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Cookbook tackles stomach woes, but with a clever twist

PHOTO: The Coconut Shrimp Soup can be ready to be served in no time. | From “21-Day Tummy Diet Cookbook”

Well here’s a novel idea for a cookbook: Get rid of your digestive woes and get a trim belly in the process.

“The 21-Day Tummy Diet Cookbook” (Reader’s Digest, $26.99) offers relief from a host of conditions that cause gastrointestinal problems. When you think about it, it really does make sense: Get rid of the health problems plaguing the stomach and a lot of that bloating goes away.

The book’s subtitle boasts it features “150 New Recipes That Shrink, Soothe and Satisfy.” Don’t think for a moment that must mean bland and tasteless.  Does Tandoori-Style Baked Chicken sound blah? Or Margarita Shrimp Salad? Not at all. Global and inventive flavors fill this book.

Another twist: It shares the photos and stories of a dozen Tummy Testers who gave the diet a shot for 21 days. Each had gradual but sure weight loss (as well as inches off their waistlines) and saw things like bloating, heartburn and fatigue, go away.

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The book’s authors, longtime health journalist Liz Vaccariello and registered dietitian Kate Scarlata, start out by describing the different conditions that plague many and which foods trigger problems and why. They tell readers which foods are Belly Buddies (including high-fiber veggies and grains, nuts, seeds and healthy fats, for example) and which ones to stay away from, such as carb-dense (read highly processed, refined items) and high-lactose foods. Later, they give you information on how to slowly reintroduce these bad guys back into one’s diet one by one, because not all of them are causing each individual’s problems.

There are all sorts of helpful tips throughout the book, including what foods should be stocked in a 21-Day pantry, simple salad dressing recipes, Included with some recipes are instructions on how to make a variety of these dishes for one, something not enough cookbooks do.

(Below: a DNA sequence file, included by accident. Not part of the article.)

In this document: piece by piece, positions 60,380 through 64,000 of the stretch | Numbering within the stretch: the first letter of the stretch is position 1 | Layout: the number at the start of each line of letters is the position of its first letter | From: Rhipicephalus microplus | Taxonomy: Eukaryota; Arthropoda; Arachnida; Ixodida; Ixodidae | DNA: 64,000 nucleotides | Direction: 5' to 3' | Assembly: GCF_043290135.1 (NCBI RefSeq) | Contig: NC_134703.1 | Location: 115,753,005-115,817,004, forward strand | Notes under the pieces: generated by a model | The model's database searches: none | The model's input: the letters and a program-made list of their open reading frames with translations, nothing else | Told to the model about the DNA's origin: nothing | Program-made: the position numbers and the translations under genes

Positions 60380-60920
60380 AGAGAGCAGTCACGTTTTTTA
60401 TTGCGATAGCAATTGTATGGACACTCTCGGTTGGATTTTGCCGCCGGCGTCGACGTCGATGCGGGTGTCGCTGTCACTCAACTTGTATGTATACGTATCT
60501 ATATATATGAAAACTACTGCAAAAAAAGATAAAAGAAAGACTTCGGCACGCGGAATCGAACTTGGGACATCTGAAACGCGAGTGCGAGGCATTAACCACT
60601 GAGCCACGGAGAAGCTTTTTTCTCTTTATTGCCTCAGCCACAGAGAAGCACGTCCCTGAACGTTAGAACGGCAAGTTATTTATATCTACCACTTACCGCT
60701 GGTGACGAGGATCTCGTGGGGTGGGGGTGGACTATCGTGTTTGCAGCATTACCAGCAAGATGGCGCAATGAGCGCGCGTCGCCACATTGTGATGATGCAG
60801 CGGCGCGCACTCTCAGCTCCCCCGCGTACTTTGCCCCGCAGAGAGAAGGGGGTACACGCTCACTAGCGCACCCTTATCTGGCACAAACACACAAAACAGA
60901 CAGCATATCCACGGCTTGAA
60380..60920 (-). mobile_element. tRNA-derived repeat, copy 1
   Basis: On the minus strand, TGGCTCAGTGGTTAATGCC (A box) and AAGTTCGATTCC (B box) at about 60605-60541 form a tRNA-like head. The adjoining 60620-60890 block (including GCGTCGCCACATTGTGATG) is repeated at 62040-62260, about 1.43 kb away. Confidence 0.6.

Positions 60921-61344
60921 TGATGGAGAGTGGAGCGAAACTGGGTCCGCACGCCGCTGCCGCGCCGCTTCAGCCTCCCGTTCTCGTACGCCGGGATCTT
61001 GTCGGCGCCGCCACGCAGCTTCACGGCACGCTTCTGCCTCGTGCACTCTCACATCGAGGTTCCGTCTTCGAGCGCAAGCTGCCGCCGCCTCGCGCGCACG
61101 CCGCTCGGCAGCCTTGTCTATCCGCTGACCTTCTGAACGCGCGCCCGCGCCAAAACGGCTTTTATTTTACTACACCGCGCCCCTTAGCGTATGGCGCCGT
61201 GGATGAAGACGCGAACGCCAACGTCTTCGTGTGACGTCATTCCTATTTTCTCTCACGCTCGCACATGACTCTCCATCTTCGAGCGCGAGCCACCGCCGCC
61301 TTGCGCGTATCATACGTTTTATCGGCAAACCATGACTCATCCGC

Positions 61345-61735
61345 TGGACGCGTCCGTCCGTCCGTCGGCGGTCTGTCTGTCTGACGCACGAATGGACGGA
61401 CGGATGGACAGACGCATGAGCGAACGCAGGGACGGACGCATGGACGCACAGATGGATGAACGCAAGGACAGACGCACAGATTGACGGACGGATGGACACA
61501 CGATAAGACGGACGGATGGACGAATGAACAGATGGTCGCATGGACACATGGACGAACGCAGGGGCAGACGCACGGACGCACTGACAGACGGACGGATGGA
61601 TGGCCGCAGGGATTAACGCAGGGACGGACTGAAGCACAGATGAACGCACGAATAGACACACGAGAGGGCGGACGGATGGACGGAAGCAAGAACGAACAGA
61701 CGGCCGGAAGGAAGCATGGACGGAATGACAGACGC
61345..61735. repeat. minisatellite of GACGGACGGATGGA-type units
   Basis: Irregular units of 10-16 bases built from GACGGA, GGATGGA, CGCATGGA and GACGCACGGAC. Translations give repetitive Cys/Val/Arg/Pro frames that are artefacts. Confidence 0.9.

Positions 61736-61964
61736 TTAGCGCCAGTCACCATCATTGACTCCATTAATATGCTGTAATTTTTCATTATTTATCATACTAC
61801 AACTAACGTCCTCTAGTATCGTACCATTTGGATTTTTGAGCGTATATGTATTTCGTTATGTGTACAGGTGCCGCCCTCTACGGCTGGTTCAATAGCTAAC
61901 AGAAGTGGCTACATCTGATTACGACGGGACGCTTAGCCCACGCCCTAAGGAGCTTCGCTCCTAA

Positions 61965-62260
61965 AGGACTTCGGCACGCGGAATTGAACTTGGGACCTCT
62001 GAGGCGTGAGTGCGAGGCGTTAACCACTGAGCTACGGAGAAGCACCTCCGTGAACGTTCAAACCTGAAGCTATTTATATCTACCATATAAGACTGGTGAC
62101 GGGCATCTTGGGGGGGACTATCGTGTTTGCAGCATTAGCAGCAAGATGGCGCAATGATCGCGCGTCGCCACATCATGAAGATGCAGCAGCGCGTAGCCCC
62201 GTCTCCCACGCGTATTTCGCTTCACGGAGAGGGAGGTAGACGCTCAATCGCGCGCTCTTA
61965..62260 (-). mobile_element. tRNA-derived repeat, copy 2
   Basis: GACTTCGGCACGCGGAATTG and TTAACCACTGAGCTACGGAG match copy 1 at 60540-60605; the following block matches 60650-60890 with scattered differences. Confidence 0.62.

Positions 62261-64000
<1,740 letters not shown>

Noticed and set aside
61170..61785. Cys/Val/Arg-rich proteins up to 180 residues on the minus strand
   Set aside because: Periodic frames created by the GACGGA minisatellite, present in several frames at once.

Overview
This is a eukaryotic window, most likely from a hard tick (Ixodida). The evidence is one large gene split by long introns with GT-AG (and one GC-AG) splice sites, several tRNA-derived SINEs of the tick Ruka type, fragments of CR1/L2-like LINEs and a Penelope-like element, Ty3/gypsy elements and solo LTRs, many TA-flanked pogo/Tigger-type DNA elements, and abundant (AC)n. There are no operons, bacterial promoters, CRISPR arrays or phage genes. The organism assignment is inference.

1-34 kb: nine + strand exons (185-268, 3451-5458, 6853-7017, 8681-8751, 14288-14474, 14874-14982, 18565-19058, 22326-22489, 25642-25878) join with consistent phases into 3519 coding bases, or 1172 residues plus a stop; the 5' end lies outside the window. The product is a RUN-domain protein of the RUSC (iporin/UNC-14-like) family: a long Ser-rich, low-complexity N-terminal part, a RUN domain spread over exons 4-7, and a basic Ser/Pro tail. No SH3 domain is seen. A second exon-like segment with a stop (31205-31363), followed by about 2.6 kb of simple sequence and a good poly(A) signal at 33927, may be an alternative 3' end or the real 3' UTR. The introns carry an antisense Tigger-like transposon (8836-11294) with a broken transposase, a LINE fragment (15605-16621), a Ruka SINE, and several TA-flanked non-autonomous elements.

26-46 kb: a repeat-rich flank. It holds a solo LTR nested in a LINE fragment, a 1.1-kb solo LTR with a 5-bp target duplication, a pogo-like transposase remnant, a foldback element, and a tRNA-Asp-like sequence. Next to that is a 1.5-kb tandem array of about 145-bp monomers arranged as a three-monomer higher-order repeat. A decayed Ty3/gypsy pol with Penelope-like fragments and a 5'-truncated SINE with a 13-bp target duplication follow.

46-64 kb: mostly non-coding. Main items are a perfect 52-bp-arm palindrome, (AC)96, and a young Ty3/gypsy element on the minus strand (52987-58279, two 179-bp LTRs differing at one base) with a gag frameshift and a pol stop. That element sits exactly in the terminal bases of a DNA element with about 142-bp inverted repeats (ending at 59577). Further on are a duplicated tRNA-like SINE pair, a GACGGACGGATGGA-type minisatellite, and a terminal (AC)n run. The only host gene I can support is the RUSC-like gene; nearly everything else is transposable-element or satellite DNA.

Each recipe tells home cooks which Belly Buddy foods are in the recipe — this helps a person see which ingredients complement one another — and how much hands-on and total time each requires. They are not difficult recipes and the instructions are clear and concise. They are not recipes that will take a lot of time, either.

Here’s the cookbook’s recipe for a soup that’s a good example of the book’s wide range of flavors included. Plus, it comes together quickly.

 

COCONUT SHRIMP SOUP
Servings: 4
Hands-on time: 25 minutes
Total time: 40 minutes

 1 tablespoon olive oil
1 red bell pepper, diced
¼ cup quick-cooking brown rice
½ pound plum tomatoes, diced
1½ cups water
½ teaspoon salt
¼ teaspoon red pepper flakes
1 cup light coconut milk
¾ pound large shrimp, peeled, deveined and halved horizontally
1 cup frozen corn kernels, thawed
1 tablespoon fresh lime juice

 In a medium saucepan, heat the oil over medium heat. Add the bell pepper and cook, stirring occasionally, for 5 minutes, or until crisp-tender. Add the rice, stir to coat, and cook for 1 minute.

Add the tomatoes, water, salt and pepper flakes and bring to a boil. Reduce to a simmer, cover and cook for 10 minutes, or until the rice is tender.

Add the coconut milk, shrimp, and corn and simmer, uncovered until the shrimp are just cooked through, about 1 minute. Remove from the heat and stir in the lime juice.

Belly Buddies: bell pepper, brown rice, tomatoes, coconut milk, shrimp.